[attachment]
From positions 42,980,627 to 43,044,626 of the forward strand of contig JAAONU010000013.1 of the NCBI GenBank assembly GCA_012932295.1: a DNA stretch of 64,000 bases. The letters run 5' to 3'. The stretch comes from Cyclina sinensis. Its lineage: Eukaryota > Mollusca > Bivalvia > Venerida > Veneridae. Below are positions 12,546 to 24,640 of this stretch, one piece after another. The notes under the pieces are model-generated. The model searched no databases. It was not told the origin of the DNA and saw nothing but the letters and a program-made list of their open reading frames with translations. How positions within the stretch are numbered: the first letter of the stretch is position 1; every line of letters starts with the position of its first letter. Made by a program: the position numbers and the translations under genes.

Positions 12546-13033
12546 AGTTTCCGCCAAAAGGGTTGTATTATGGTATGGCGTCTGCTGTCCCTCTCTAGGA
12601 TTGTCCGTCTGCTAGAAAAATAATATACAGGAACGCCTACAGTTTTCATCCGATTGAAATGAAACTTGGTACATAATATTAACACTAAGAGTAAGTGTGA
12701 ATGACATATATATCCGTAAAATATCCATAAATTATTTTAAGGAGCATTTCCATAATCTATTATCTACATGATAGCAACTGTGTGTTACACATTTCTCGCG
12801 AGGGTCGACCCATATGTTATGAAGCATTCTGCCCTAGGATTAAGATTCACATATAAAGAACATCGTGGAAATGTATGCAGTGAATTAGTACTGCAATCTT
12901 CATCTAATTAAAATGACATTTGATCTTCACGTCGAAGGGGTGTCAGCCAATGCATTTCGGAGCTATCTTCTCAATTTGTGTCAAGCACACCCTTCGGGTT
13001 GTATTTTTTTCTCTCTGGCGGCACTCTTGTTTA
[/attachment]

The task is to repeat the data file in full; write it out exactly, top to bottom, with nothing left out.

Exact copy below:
From positions 42,980,627 to 43,044,626 of the forward strand of contig JAAONU010000013.1 of the NCBI GenBank assembly GCA_012932295.1: a DNA stretch of 64,000 bases. The letters run 5' to 3'. The stretch comes from Cyclina sinensis. Its lineage: Eukaryota > Mollusca > Bivalvia > Venerida > Veneridae. Below are positions 12,546 to 24,640 of this stretch, one piece after another. The notes under the pieces are model-generated. The model searched no databases. It was not told the origin of the DNA and saw nothing but the letters and a program-made list of their open reading frames with translations. How positions within the stretch are numbered: the first letter of the stretch is position 1; every line of letters starts with the position of its first letter. Made by a program: the position numbers and the translations under genes.

Positions 12546-13033
12546 AGTTTCCGCCAAAAGGGTTGTATTATGGTATGGCGTCTGCTGTCCCTCTCTAGGA
12601 TTGTCCGTCTGCTAGAAAAATAATATACAGGAACGCCTACAGTTTTCATCCGATTGAAATGAAACTTGGTACATAATATTAACACTAAGAGTAAGTGTGA
12701 ATGACATATATATCCGTAAAATATCCATAAATTATTTTAAGGAGCATTTCCATAATCTATTATCTACATGATAGCAACTGTGTGTTACACATTTCTCGCG
12801 AGGGTCGACCCATATGTTATGAAGCATTCTGCCCTAGGATTAAGATTCACATATAAAGAACATCGTGGAAATGTATGCAGTGAATTAGTACTGCAATCTT
12901 CATCTAATTAAAATGACATTTGATCTTCACGTCGAAGGGGTGTCAGCCAATGCATTTCGGAGCTATCTTCTCAATTTGTGTCAAGCACACCCTTCGGGTT
13001 GTATTTTTTTCTCTCTGGCGGCACTCTTGTTTA